people seem to love them.

[3]-------------------------------------------------------------
From:           Andrew Walker White <
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Date:           Friday, 26 Jun 1998 11:14:59 -0400 (EDT)
Subject:        Champagne & Lollipops

Having seen the RSC's production (cheap, student rate, thank goodness)
of Hamlet, there was one bit of business I didn't understand.  When R&G
encounter Hamlet in the attic, they bring a bottle of champagne, 3
fluted glasses and lemon lollipops, presented to the tune of "East
Enders", I think.  Being a total ignoramus on soap operas, let alone
British ones, I'm clueless about the meaning of this little inside
joke.  Judging from the audience, nobody else got it either, but it must
have brought down the house in London...

Any guidance on this matter would be greatly appreciated.  The rest was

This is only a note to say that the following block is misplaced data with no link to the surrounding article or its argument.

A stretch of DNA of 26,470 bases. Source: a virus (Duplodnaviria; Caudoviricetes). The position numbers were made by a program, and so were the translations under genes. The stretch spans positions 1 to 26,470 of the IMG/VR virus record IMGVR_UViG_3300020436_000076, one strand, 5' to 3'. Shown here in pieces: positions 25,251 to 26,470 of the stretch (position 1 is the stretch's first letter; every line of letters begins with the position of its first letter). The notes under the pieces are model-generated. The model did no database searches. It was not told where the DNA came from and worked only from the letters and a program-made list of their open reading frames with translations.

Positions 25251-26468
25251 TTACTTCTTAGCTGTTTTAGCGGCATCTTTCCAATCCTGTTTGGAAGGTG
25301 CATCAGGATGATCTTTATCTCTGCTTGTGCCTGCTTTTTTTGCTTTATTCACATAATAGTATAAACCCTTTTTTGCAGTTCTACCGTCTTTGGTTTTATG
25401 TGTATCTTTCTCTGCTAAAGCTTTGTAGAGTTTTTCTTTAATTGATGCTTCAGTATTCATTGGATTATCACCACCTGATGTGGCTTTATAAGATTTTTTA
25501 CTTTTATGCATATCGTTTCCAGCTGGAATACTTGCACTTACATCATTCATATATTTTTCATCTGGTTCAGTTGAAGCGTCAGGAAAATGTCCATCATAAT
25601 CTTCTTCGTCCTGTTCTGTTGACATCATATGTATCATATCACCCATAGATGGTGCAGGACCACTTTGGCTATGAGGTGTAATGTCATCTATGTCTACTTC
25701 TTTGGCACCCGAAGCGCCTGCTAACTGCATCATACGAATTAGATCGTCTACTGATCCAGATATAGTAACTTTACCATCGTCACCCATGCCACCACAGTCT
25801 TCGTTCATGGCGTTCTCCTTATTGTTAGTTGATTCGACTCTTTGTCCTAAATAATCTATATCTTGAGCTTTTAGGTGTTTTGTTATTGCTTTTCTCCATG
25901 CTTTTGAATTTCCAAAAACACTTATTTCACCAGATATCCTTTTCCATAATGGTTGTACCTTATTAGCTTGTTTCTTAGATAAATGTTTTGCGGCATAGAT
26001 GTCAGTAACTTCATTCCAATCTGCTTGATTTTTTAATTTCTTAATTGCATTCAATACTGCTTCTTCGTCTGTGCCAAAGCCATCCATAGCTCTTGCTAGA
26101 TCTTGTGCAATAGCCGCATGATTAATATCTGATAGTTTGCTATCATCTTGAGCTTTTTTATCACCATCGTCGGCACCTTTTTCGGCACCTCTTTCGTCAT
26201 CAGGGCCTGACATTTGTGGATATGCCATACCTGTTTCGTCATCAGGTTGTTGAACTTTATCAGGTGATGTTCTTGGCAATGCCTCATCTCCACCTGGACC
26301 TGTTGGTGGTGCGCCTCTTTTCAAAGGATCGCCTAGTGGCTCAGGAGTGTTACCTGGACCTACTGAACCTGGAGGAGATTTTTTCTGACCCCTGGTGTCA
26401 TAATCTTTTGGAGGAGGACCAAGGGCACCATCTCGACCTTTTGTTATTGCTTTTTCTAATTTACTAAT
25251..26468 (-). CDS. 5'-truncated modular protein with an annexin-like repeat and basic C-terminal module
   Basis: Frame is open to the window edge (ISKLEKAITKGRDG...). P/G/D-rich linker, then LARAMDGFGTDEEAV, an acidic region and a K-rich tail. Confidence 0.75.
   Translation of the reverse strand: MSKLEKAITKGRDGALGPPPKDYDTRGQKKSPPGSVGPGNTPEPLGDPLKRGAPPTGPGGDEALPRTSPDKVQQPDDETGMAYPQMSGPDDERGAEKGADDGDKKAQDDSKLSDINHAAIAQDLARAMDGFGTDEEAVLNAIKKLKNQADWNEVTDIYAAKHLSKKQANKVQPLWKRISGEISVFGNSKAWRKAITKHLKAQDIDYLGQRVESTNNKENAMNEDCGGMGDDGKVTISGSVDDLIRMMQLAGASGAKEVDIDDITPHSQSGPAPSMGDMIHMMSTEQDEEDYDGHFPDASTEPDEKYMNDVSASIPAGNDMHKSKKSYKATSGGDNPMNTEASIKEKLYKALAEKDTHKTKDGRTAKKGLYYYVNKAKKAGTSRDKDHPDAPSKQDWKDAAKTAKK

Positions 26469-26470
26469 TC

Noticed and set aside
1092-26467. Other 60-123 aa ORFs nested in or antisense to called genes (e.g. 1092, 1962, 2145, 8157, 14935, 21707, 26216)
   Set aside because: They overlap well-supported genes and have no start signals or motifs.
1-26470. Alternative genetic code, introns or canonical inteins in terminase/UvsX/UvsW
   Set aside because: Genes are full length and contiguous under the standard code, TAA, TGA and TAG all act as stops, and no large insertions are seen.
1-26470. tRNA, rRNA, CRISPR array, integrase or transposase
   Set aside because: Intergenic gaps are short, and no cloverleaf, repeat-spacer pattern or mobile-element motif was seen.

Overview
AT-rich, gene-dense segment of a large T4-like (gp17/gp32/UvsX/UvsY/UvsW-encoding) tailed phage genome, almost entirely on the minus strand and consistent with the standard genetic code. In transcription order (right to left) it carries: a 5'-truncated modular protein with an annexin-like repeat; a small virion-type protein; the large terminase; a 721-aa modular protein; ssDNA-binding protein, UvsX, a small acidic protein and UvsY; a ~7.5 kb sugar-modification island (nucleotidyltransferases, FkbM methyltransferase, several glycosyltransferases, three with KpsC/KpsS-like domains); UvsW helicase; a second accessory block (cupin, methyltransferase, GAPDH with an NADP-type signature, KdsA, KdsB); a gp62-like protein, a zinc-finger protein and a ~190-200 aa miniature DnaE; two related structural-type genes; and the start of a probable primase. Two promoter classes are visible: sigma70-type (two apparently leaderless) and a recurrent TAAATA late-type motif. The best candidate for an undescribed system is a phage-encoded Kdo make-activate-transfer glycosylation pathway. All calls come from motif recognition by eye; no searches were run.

quite good, and I found the production much more worthwhile than some
previous posts had led me to believe.  Jennings was superb.

Andy White
Arlington, VA

[4]-------------------------------------------------------------
From:           Hardy M. Cook <
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Date:           Monday, June 29, 1998
Subject:        SSE in DC

Because I plan to attend the International Shakespeare Conference this
year and because I just returned from Atlanta where I was with my wife
and family for the International Food Technology meeting (Kathy had a
presentation.  By the way, she is a Analytical Chemist specializing in
nutrition and NOT a Food Scientist.) with a stop off in Union, SC, the
town my mother grew up in, I will not be taking my annual summer
vacation in Harrisonburg for the SSE Valley Season this summer.
Instead, I saw the SSE's Shr. and MM this weekend and will see R3 Friday
at the Folger Library's Elizabethan Theatre.

The SSE has done it again.  I have seen the work of seven of the SSE
companies, starting in 1990 with the company that performed JC at the
SAA Conference in Philadelphia, and I have never seen anything but the
finest ensemble acting in highly memorable productions.

In 1992, Stephen Booth wrote, "I first saw the Shenandoah Shakespeare